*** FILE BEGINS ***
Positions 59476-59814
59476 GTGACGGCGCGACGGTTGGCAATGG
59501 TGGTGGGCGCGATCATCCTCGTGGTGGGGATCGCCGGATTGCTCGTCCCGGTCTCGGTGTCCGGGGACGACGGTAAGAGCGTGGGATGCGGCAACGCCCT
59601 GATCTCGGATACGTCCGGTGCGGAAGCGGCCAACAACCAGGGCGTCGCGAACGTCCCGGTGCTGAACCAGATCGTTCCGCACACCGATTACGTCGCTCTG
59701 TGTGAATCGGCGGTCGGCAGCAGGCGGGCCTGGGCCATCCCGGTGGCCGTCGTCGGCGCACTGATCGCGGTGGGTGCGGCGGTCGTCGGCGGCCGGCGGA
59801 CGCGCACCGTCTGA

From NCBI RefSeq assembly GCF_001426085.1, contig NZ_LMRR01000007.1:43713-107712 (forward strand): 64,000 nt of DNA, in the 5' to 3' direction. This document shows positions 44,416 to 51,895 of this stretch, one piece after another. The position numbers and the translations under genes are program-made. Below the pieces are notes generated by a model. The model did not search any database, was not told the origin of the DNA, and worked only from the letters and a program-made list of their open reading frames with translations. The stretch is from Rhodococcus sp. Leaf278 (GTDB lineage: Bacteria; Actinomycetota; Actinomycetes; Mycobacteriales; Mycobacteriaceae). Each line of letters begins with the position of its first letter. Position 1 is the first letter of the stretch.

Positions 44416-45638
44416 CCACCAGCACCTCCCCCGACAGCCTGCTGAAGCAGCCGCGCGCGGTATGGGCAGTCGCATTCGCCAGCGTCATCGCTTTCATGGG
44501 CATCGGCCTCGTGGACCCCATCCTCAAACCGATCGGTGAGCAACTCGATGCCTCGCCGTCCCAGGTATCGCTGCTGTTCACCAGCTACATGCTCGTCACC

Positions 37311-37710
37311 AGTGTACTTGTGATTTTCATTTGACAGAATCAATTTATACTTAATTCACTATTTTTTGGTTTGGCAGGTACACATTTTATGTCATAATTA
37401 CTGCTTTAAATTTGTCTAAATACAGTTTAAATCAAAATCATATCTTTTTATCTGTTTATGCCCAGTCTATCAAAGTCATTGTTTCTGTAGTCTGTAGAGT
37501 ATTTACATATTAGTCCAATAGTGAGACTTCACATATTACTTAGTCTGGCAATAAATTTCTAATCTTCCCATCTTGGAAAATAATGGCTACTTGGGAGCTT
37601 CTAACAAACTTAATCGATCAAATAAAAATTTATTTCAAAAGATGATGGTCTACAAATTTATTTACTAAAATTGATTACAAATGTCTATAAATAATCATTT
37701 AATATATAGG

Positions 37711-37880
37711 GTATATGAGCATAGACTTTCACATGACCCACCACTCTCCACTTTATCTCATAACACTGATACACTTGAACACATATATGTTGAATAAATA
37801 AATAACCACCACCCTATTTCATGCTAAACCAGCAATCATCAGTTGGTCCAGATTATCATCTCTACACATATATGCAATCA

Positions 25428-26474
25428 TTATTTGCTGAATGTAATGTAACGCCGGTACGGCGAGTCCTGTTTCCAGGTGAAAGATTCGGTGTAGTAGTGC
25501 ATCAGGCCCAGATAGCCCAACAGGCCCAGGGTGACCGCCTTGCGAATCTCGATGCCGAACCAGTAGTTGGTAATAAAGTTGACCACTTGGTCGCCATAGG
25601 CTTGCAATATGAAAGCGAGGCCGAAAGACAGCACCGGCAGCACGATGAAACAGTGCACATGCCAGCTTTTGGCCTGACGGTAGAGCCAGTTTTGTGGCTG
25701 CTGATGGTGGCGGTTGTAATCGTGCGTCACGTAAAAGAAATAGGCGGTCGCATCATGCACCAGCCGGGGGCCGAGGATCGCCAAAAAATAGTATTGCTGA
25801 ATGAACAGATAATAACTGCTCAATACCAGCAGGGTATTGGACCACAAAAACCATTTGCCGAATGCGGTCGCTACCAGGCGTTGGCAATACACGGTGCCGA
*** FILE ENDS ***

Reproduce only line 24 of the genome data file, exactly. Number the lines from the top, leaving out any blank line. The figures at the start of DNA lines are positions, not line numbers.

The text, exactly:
25701 CTGATGGTGGCGGTTGTAATCGTGCGTCACGTAAAAGAAATAGGCGGTCGCATCATGCACCAGCCGGGGGCCGAGGATCGCCAAAAAATAGTATTGCTGA